Abstract Aedes aegypti, the mosquito that carries dengue, chikungunya, and Zika viruses, is present throughout the U.S. Virgin Islands (USVI). To reduce mosquitoborne disease transmission, the USVI Department of Health (VIDOH) is responsible for integrated mosquito management. During January 2016-January 2018, USVI experienced its first Zika outbreak, with most cases reported during January-December 2016, as well as two Category 5 hurricanes (Irma on St. Thomas/St. John on September 6, 2017, and Maria on St. Croix on September 19, 2017). The hurricanes severely damaged mosquito protection-related building structur...
Source: MMWR Morb Mortal Wkl... - Category: Epidemiology Authors: Tags: MMWR Morb Mortal Wkly Rep Source Type: research
by Robert C. Reiner Jr., Steven T. Stoddard, Gonzalo M. Vazquez-Prokopec, Helvio Astete, T. Alex Perkins, Moises Sihuincha, Jeffrey D. Stancil, David L. Smith, Tadeuz J. Kochel, Eric S. Halsey, Uriel Kitron, Amy C. Morrison, Thomas W. Scott During the last 50 years, the geographic range of the mosquitoAedes aegypti has increased dramatically, in parallel with a sharp increase in the disease burden from the viruses it transmits, including Zika, chikungunya, and dengue. There is a growing consensus that vector control is essential to preventAedes-borne diseases, even as effective vaccines become available. What remains uncl...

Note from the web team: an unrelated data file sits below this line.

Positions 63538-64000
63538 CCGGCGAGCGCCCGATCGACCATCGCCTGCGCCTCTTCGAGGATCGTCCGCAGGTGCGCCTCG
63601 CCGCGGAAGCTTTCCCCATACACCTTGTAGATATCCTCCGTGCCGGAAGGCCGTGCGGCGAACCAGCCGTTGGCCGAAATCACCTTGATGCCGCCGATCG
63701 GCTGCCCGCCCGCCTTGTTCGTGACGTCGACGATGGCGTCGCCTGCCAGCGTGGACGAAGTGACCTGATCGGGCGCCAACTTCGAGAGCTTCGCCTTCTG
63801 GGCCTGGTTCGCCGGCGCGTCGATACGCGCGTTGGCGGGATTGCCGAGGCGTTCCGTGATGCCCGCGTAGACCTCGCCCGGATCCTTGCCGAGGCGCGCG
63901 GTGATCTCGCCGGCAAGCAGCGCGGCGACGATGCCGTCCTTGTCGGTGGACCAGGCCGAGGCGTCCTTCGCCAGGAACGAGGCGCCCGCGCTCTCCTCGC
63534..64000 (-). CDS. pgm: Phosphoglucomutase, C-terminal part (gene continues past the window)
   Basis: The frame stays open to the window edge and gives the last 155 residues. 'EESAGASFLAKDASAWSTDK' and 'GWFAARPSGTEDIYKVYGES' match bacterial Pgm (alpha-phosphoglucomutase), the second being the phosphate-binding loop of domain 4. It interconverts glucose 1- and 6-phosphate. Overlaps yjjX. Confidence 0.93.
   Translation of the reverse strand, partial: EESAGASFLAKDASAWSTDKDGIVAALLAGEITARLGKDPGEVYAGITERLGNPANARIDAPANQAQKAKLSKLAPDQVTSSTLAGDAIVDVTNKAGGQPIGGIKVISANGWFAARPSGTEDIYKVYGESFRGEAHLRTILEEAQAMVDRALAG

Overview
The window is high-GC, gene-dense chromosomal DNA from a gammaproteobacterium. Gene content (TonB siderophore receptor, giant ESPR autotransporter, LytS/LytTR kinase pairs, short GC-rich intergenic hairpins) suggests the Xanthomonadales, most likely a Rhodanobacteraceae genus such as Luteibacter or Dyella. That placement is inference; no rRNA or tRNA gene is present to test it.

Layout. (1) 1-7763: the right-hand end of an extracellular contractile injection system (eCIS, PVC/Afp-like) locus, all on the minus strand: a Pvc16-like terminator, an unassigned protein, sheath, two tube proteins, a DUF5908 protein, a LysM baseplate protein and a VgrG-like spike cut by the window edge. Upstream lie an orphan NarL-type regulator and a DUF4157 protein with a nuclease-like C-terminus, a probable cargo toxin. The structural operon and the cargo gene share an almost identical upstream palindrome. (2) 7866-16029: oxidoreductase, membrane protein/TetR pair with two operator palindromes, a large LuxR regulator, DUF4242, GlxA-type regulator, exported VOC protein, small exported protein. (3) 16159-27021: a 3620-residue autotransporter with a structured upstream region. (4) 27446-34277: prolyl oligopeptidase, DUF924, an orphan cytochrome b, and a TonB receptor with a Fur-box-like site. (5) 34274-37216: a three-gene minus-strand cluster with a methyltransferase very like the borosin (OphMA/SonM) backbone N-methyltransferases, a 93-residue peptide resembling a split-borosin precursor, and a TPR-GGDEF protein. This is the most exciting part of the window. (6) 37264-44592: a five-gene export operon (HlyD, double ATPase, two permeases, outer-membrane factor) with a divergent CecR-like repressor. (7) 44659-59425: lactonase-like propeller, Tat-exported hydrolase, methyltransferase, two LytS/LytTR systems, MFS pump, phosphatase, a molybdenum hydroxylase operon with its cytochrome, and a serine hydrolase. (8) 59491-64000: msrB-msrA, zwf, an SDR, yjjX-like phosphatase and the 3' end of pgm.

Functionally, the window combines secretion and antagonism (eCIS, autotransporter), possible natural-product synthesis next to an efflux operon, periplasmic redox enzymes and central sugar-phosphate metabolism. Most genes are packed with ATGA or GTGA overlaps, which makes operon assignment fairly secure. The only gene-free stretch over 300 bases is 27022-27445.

Source: PLoS Neglected Tropical Diseases - Category: Tropical Medicine Authors: Source Type: research
AbstractThe global expansion and proliferation ofAedes aegypti andAedes albopictus represents a growing public health threat due to their capacity to transmit a variety of arboviruses to humans, including dengue, chikungunya, and Zika. Particularly important in urban regions, where these species have evolved to breed in man-made containers and feed nearly exclusively on human hosts, the threat of vector-borne disease has risen in recent decades due to the growth of cities, progression of climate change, and increase in globalization. While the dynamics ofAedes populations in urban settings have been well studied in relatio...
Source: EcoHealth - Category: Environmental Health Source Type: research
by Vagner Fonseca, Pieter J. K. Libin, Kristof Theys, Nuno R. Faria, Marcio R. T. Nunes, Maria I. Restovic, Murilo Freire, Marta Giovanetti, Lize Cuypers, Ann Now é, Ana Abecasis, Koen Deforche, Gilberto A. Santiago, Isadora C. de Siqueira, Emmanuel J. San, Kaliane C. B. Machado, Vasco Azevedo, Ana Maria Bispo-de Filippis, Rivaldo Venâncio da Cunha, Oliver G. Pybus, Anne-Mieke Vandamme, Luiz C. J. Alcantara, Tulio de Oliveira In recent years, an increasing number of outbreaks of Dengue, Chikungunya and Zika viruses have been reported in Asia and the Americas. Monitoring virus genotype diversity is crucial to ...
Source: PLoS Neglected Tropical Diseases - Category: Tropical Medicine Authors: Source Type: research
Aedes aegypti is a major disease vector in urban habitats, involved in the transmission of dengue, chikungunya and Zika. Despite innumerous attempts to contain disease outbreaks, there are neither efficient vacci...
Source: Parasites and Vectors - Category: Microbiology Authors: Tags: Research Source Type: research
Conclusion: The detection of DENV serotype 1 in an autochthonous population during this survey is a confirmation that the seaside city of Kribi is a risk area for contracting dengue infection in Cameroon.Intervirology
Source: Intervirology - Category: Virology Source Type: research